When last we left our heroine, she had just bought some lovely produce from the farmer's market down the street. But how to use it all up before it spoils?
On Monday night, I began by trying out this recipe (found by Googling "heirloom cherry tomato recipes" and picking one that didn't require, like, two pounds of tomatoes). I used cod instead of halibut 'cause that's what I had on hand, and I added a couple tablespoons of wine to the tomatoes as they cooked. The result, served with couscous:
OK, so the fish was overcooked (the result of trying to sear cod) and the couscous was dry (because it came out of the freezer instead of fresh from the pot), but I didn't care, because those tomatoes? Holy crap, those tomatoes were good. I mean, seriously, wow. I loved them so much that I was really happy the recipe called for only half of them, because that meant I got to make them again on Thursday night! (That time, I served them over chicken and had roasted potatoes on the side.)
(By the way, is there any better smell in the universe than garlic sautéing in olive oil? Why is there no Yankee Candle for that smell?)
Tuesday, I boiled some pasta and opened up my paper bag of mushrooms - only to find that they had shriveled to about half of their original volume. But no matter: a half-hour soaking in some water perked them back up.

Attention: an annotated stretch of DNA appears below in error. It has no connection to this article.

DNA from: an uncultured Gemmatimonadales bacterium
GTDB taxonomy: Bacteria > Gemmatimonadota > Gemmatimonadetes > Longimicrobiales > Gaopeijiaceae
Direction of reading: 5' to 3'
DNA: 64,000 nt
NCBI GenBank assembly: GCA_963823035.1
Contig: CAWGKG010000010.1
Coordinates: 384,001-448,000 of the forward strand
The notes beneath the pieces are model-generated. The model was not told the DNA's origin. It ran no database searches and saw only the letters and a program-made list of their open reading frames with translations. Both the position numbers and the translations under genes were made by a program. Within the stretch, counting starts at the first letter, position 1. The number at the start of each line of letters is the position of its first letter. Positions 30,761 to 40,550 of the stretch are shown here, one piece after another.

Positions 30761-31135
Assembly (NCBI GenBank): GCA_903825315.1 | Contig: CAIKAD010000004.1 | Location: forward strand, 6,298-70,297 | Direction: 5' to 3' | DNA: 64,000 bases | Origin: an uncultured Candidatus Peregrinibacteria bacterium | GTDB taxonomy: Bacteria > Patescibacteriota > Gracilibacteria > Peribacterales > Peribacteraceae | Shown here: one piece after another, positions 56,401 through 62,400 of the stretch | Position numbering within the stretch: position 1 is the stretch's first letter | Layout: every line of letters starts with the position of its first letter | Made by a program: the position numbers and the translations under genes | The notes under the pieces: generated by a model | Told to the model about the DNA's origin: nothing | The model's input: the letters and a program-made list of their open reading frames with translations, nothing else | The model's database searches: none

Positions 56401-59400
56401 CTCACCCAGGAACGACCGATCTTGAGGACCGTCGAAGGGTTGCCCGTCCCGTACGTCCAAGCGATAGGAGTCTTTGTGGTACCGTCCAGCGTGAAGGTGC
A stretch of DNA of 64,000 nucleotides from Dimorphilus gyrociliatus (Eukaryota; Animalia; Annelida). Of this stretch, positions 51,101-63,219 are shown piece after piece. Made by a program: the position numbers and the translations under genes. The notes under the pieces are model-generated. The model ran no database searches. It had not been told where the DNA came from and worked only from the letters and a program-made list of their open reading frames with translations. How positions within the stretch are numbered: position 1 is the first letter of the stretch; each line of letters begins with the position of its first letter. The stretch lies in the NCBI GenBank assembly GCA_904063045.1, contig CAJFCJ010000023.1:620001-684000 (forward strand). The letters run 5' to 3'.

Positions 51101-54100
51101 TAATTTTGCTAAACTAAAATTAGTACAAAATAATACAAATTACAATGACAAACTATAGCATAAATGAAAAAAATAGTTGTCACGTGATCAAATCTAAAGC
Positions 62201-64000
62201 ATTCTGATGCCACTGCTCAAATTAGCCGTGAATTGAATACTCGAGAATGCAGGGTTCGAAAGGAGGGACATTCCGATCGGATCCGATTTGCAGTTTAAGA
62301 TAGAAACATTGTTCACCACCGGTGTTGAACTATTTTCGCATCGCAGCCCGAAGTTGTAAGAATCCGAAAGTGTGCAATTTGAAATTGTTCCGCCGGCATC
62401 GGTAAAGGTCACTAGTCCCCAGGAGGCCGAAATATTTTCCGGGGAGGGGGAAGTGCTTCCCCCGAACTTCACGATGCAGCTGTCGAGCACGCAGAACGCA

So, butter and a little olive oil; garlic; the mushrooms, all diced up; some wine; sea salt and pepper; some basil at the end. (It's basically the tomatoes all over again.) Add the pasta to the pan and toss; serve with lots of Parmesan. (No picture this time; I forgot, but it wasn't that pretty anyway.) It was tasty, but the reconstituted mushrooms still wound up being pretty insubstantial. $4 for 4 oz is probably not the best use of your farmer's market dollar.
So that just leaves the rest of the basil, which I stripped the leaves from yesterday. I've got about two cups, so I think I'll halve this pesto recipe ...
LATER. Welp, that's done. I took a picture but decided not to post it because it didn't look very appetizing. Good thing it tastes so delicious.
So that's the end of the farmer's market veggies! Yay! Aaaand I've got a special treat for anyone who was interested in the fate of Wilty the Kalewhale: he did not get thrown out! Instead, he and some of his veggie friends (who I save in a freezer bag for just such an occasion) got tossed into a Crock-Pot with some water for 12 hours. The result: six cups of vegetable stock, which are now stacked neatly in my freezer:
The V written on each container stands for "victory over wastefulness"! (OK, it also stands for "veggie.")